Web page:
Buttery, crispy, crumbly chocolate dough, plus a ton of tips to help you make it perfectly.
Chocolate dough is much less common than its more traditional sibling, but really the only difference between them is the addition of cocoa powder. I like using this whenever I’m working with chocolate-based fillings (although it goes well with so many others), and love its deep flavor and crumbly texture which reminds me of buttery sable cookies.
As with any pie or tart, the amount of work may look frustrating, but it will become simpler and quicker after a few tries. Besides, the results are well worth the preparation and practice.
We’ve already discussed all the following details in my other tart dough post, but let’s go over them again:
Granulated sugar vs powdered sugar: Powdered sugar is my preference since it yields a more tender crust with an unbeatable melt-in-your-mouth texture, while using granulated sugar makes it more crumbly. Different recipes use different amounts of sugar, but I find this one to be just perfect for a not-too-sweet crust with a sweet filling.
Eggs: Tart dough is usually enriched with eggs or egg yolks. In this recipe, I find that using 1 whole egg is pretty foolproof. If you like to experiment, try substituting the whole egg with 1 egg yolk plus 1-2 tablespoons heavy cream. The latter is actually my preferred version, but if you’re a beginner, stick to the whole egg.
If you don’t weigh your ingredients (and occasionally, even if you do), due to inaccuracy you might end up with a dough that’s a bit too dry or wet, but don’t worry. If it’s dry, add a bit of water, and if it’s wet, add a bit of flour. It will eventually come together.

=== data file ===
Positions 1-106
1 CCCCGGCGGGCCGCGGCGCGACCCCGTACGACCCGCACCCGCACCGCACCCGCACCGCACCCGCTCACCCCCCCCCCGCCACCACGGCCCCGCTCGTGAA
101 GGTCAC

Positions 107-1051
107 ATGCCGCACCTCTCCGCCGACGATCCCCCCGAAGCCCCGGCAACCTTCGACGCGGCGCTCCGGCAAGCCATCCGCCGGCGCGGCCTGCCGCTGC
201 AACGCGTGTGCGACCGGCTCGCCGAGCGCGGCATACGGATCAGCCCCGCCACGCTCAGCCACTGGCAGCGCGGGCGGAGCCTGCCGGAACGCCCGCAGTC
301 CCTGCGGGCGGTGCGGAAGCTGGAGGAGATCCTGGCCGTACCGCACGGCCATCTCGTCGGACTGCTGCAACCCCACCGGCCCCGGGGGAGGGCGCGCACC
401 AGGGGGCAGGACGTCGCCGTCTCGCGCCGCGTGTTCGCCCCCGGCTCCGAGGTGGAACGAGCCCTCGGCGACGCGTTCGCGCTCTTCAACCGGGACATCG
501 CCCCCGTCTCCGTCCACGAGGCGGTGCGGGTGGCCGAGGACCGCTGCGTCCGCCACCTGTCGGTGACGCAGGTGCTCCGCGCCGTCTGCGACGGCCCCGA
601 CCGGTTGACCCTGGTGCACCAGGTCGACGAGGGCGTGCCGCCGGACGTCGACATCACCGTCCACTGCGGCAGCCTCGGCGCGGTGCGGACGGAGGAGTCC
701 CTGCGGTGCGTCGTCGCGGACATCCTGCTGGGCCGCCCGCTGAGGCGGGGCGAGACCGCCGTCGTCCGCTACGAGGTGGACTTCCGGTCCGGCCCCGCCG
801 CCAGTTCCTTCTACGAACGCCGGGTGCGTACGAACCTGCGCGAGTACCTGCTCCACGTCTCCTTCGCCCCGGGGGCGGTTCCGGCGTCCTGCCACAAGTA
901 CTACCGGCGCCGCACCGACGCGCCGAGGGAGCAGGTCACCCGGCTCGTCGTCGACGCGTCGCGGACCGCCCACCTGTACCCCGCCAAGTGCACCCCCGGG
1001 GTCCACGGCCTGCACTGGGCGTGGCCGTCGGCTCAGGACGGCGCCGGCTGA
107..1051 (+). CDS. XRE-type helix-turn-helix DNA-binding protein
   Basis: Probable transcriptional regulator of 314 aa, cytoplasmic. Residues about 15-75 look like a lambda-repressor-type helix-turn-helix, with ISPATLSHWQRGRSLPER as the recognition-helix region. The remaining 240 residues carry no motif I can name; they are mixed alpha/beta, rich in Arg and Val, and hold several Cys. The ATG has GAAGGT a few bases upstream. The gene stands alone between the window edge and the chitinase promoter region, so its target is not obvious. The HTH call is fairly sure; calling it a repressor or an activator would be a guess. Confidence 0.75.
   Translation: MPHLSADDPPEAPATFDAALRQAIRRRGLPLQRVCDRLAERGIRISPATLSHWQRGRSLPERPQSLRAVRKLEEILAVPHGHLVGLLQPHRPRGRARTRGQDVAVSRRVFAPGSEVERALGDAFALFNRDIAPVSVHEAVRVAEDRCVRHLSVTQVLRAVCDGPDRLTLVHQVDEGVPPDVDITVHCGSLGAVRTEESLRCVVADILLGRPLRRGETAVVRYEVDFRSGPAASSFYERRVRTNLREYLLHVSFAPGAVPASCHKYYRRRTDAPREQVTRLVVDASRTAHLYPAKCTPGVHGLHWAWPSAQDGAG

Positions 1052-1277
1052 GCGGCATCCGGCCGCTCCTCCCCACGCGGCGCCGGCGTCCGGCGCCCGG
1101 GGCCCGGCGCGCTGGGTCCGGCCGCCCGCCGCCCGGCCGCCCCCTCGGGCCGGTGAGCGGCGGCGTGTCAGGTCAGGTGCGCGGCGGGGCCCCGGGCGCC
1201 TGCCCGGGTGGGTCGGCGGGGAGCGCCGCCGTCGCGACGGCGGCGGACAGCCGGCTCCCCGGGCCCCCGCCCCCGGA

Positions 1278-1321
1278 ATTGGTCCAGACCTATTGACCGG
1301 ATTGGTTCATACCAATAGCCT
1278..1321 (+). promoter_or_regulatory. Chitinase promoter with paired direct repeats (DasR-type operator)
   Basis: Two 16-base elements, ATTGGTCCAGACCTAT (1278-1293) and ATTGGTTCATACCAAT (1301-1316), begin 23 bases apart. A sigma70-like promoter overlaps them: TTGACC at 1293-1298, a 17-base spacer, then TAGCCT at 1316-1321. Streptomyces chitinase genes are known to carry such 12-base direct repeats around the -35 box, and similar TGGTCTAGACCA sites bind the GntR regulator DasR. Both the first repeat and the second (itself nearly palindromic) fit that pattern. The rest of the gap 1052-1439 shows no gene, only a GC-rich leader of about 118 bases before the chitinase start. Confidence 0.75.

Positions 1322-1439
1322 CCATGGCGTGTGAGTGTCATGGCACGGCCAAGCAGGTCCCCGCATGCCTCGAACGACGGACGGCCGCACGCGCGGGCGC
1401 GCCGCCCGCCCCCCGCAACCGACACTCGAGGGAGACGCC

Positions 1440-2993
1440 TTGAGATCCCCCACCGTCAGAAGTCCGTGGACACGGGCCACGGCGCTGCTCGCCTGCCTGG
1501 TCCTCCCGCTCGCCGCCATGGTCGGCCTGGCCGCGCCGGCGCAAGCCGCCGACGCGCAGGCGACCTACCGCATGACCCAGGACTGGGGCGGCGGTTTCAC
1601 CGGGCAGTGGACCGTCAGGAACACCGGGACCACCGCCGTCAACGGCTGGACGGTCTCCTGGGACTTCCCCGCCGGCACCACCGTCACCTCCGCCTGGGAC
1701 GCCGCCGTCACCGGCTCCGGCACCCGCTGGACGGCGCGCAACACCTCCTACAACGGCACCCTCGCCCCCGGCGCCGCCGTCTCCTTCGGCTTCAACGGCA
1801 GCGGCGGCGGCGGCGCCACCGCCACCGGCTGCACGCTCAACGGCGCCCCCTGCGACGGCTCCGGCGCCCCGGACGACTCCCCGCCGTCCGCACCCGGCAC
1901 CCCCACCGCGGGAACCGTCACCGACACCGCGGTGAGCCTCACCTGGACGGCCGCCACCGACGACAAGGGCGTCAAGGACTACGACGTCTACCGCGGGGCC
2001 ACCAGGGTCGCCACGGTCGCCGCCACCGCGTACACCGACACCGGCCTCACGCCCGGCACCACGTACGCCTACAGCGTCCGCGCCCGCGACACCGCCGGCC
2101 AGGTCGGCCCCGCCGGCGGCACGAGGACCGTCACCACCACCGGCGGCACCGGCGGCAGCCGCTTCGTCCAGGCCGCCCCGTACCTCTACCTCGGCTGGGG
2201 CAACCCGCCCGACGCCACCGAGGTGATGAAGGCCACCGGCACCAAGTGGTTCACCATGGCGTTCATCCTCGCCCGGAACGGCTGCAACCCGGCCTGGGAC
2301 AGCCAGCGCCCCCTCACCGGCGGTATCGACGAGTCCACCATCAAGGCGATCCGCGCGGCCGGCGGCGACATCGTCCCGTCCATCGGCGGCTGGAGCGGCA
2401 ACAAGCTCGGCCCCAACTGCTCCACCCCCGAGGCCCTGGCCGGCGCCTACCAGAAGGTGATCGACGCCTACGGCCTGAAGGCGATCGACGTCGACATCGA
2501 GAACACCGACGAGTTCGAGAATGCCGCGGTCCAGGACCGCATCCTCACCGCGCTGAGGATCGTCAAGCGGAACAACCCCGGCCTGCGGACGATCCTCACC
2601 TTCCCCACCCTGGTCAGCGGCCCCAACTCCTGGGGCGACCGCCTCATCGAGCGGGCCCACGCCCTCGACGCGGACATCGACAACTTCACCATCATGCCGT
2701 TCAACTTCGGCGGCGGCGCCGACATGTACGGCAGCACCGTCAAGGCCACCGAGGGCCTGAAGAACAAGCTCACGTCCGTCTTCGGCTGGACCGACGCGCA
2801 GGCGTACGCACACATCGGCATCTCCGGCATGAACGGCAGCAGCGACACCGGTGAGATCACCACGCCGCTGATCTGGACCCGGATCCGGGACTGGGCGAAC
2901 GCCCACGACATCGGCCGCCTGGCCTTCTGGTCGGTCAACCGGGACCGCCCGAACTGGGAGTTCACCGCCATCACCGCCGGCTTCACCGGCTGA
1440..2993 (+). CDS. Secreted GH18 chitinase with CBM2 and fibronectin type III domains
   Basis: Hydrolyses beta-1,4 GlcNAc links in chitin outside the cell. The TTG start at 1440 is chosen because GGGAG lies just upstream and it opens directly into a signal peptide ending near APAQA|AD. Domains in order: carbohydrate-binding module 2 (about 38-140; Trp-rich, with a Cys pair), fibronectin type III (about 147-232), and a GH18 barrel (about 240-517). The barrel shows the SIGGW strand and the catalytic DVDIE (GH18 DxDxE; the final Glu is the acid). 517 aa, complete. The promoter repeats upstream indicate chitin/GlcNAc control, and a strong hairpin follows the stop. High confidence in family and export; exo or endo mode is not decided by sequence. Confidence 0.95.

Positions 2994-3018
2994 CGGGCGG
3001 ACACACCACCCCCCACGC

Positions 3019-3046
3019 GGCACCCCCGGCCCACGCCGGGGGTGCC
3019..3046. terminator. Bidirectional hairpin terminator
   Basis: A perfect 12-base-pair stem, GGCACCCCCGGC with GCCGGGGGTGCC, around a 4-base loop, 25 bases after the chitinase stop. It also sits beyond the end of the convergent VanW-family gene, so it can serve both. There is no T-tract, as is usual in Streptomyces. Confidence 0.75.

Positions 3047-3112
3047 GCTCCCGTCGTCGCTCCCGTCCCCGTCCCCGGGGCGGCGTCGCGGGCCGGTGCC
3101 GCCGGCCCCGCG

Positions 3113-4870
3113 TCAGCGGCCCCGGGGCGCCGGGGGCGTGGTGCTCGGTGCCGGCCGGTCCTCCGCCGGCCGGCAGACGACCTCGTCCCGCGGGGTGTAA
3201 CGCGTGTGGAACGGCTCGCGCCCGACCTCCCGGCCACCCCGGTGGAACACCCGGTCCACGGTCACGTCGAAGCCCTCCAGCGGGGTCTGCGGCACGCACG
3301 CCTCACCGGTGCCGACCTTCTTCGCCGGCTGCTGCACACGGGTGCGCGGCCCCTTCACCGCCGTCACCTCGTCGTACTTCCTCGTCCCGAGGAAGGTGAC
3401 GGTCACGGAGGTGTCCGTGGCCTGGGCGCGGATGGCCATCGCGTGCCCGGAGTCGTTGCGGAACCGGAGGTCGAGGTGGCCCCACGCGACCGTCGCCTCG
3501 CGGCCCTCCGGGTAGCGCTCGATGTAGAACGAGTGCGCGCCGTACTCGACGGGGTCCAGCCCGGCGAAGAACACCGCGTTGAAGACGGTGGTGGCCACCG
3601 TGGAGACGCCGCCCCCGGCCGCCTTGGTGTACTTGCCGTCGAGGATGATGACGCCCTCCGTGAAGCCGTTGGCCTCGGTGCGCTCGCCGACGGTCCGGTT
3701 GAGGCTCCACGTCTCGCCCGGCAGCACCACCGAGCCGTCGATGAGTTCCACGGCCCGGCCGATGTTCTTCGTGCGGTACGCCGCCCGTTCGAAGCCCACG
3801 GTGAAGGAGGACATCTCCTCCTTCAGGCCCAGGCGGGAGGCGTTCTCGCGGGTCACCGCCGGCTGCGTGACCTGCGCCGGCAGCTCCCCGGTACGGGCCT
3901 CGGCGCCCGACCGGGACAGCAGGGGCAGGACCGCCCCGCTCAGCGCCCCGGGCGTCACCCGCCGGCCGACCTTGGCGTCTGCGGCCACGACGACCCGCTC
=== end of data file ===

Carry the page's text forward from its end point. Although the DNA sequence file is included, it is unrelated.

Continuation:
What is blind baking?
Blind baking refers to baking the crust with aluminum foil and pie weights so that it won’t puff up and will bake beautifully. Once it’s no longer wet, we remove the weights and foil and continue baking for several minutes longer until set. Baking the crust first, without the filling, will prevent your crust from becoming soggy.
Partially baked crust vs fully baked crust
If your recipe calls for a filling that should be baked, you’ll need to partially bake the crust, add the filling, and then continue baking until the tart is done. If your filling doesn’t require baking (lemon curd or chocolate ganache, for example), you’ll need to fully bake the crust, let it cool, and only then add the filling.
While partially baked crust requires a shorter baking time than a fully baked crust, in both cases you’ll need to bake it with pie weights, then remove them and bake for a few minutes longer.
Here’s a good visual guide on how to use weights when baking a crust.
For step-by-step photos on how to make the crust, check out my pie dough recipe. Although the ingredients are different, the method is the same.
Try my other trusted recipes, which I can assure you are just as delicious! You won’t need any other recipe ever again.
Double crust pie dough recipe
Single crust pie dough recipe
Classic tart dough recipe
- 1⅓ cups (190 g/6.7 oz) all-purpose flour
- 3 tablespoons (20 g/0.7 oz) unsweetened cocoa powder